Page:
House Democrats are renewing their push for a major infrastructure bill without the support they once hoped to get from President Donald Trump.
House Transportation and Infrastructure Chairman Peter A. DeFazio, D-Oregon, presented a comprehensive infrastructure plan during a closed-door meeting of House Democrats late Thursday. The legislation is still being drafted, he said, and he declined to offer any cost estimates.
“I’m not prepared to say,” he said, “but it’s a big one.”
It’s a tricky time to push such a plan: Democrats are in the middle of Trump impeachment hearings, a new United States-Mexico-Canada trade pact is imminent and the 2020 elections loom.
Pushing such an ambitious bill could help House Democrats show they are trying to do big things beyond impeachment, which may be why party leaders encouraged DeFazio to bring the plan to the caucus after he showed them an outline.
At the same time, DeFazio said he has little choice but to move forward on a transportation measure because the current surface transportation authorization will run out of money sometime next year. “It’s a must-do,” he said.
But rather than opt simply for a highway bill, DeFazio is aiming big, embracing a plan to modernize the transportation industry — the largest source of greenhouse gases — by embracing automated vehicles and intelligent transportation roadways.
Rep. Earl Blumenauer, D-Oregon, said the blueprint DeFazio laid out Thursday would be “potentially transformative” if enacted.
“I think it’s important for people to figure out what they’re willing to do,” he said of his fellow lawmakers.
Blumenauer was more optimistic about the prospects of such a bill passing. “This is one of the few things even Donald Trump says he supports,” he said.
While a five-year, $287 billion surface transportation bill approved by the Senate Environment and Public Works Committee in late July included a climate title, DeFazio’s would go further, focusing on resilient infrastructure and cutting down on fossil fuels as well as using current infrastructure better.
“We’re not going to build a whole hell of a lot more lanes of travel or roads through our cities,” DeFazio said. “So how can we use the capacity we have more efficiently?”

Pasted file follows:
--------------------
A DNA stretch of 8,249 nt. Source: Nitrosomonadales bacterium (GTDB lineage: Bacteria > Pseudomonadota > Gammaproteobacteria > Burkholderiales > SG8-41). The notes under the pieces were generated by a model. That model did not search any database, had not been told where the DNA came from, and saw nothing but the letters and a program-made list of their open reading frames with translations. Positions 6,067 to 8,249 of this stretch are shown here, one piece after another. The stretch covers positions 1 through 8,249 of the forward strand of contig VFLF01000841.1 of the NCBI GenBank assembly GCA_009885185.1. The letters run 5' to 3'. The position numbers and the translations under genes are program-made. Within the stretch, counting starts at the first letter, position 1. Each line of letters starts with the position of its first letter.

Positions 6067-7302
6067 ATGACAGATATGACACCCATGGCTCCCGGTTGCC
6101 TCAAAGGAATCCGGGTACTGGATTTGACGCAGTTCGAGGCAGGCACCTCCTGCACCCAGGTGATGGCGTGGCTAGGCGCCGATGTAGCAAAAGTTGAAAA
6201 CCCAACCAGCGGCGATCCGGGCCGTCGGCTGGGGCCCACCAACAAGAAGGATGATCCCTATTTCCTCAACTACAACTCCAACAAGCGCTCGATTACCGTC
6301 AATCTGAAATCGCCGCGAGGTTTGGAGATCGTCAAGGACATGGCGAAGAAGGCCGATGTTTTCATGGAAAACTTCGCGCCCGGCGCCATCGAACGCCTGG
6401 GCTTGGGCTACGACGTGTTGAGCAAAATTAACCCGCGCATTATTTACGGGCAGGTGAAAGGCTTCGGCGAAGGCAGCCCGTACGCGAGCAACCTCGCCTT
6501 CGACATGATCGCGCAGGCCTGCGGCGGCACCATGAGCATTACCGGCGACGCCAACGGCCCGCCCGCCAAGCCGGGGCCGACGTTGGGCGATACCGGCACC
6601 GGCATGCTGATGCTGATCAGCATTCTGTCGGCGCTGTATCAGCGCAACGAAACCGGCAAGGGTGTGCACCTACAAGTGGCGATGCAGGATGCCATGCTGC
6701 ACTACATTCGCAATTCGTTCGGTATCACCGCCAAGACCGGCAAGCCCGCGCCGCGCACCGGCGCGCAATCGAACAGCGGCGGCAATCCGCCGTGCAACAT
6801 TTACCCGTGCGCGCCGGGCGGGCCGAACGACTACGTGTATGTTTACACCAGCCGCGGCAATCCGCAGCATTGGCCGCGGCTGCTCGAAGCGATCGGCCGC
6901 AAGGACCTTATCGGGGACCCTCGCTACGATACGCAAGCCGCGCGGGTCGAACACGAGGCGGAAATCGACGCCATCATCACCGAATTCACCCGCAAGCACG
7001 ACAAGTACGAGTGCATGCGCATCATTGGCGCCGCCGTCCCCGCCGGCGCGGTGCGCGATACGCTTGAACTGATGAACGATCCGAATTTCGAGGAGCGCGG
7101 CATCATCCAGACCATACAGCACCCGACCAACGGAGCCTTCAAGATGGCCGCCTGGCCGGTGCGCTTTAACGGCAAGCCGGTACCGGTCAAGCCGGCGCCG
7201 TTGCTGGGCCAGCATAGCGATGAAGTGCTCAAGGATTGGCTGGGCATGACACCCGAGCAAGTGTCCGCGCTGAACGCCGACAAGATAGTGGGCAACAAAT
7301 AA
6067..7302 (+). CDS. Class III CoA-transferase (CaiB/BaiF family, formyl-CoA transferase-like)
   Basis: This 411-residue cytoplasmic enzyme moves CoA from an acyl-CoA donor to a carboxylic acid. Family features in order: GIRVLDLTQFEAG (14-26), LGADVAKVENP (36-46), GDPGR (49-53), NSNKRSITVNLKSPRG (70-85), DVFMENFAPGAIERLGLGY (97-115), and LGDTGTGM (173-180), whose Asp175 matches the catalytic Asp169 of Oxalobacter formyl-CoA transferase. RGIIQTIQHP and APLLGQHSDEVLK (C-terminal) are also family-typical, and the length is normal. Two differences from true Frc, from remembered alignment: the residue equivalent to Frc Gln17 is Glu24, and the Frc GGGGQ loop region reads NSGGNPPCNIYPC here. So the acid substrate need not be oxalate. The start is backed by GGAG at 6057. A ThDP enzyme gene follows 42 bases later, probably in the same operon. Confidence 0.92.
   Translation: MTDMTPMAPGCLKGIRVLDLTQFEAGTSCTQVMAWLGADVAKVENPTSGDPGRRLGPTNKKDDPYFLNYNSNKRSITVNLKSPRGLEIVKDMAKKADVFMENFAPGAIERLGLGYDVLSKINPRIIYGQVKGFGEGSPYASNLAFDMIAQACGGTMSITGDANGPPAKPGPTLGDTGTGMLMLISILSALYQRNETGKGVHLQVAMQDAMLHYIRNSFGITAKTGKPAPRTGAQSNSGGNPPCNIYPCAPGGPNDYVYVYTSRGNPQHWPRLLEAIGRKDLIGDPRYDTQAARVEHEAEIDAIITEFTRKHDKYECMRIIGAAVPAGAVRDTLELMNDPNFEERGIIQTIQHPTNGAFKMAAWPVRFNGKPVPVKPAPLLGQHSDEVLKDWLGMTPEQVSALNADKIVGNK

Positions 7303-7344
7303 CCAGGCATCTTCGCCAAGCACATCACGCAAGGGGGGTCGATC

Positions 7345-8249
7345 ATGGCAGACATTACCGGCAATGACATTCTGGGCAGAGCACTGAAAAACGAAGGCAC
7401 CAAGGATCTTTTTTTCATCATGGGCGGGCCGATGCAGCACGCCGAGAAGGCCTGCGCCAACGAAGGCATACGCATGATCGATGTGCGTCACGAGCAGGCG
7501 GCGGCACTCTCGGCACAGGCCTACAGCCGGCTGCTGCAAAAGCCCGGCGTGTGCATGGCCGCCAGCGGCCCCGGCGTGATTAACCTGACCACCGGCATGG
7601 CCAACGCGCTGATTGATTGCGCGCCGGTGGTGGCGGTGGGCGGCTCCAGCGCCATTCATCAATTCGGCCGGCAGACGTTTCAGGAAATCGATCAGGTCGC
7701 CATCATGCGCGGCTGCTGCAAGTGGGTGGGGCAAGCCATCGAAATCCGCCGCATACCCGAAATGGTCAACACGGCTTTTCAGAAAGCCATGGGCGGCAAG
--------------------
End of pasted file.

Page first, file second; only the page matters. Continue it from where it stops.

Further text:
The committee is currently drafting a bill, DeFazio said, and he’s hopeful that the Senate will move on its bill within the next few months — including how to pay for it.
“I would hope we could be in conference by late spring,” he said.
He said the plan builds on early discussions with Trump and would cover roads, bridge, highways, transit, wastewater, harbor and airports.
Trump and House Democrats had looked close to reaching a comprehensive infrastructure agreement in early May 2019, when Trump appeared to embrace the notion of a bill that could cost up to $2 trillion.
Those plans were thwarted by the end of that month, when Trump, at a second White House meeting on infrastructure, demanded an end to what he called “phony investigations.”
With Democrats now pursuing a full-fledged impeachment, however, it’s unclear — and more realistically, unlikely — that the two sides will work together on a large-scale bill.
Trump and Congress have repeatedly agreed on the need for a big infrastructure bill but never actually acted on one.
Rep. Henry Cuellar, D-Texas, said without a plan to pay for a comprehensive infrastructure bill, prospects of it becoming a reality are unlikely.
“We can’t keep crying wolf, saying we’re going to do this, we’re going to do this. We can draft a bill, an infrastructure bill, but if we don’t have the money, we’re just crying wolf in my opinion.”
He said Ways and Means will have to finish up USMCA before they can seriously address infrastructure.
DeFazio said he had originally planned to rewrite the 2015 Fixing America’s Surface Transportation Act, but decided to become more ambitious after the talks with Trump broke down.
DeFazio does not have jurisdiction over funding for the bill, however, and Thursday’s meeting only addressed the sweep of the bill — not how it would be paid for.
DeFazio, who has embraced a modest increase in the gas tax, acknowledged that funding his proposal would be up to the House Ways and Means Committee and its chairman, Richard E. Neal, D-Massachusetts.
“Richie agrees we need a big bill,” DeFazio said. “It’s up to him to figure out how to pay for this.”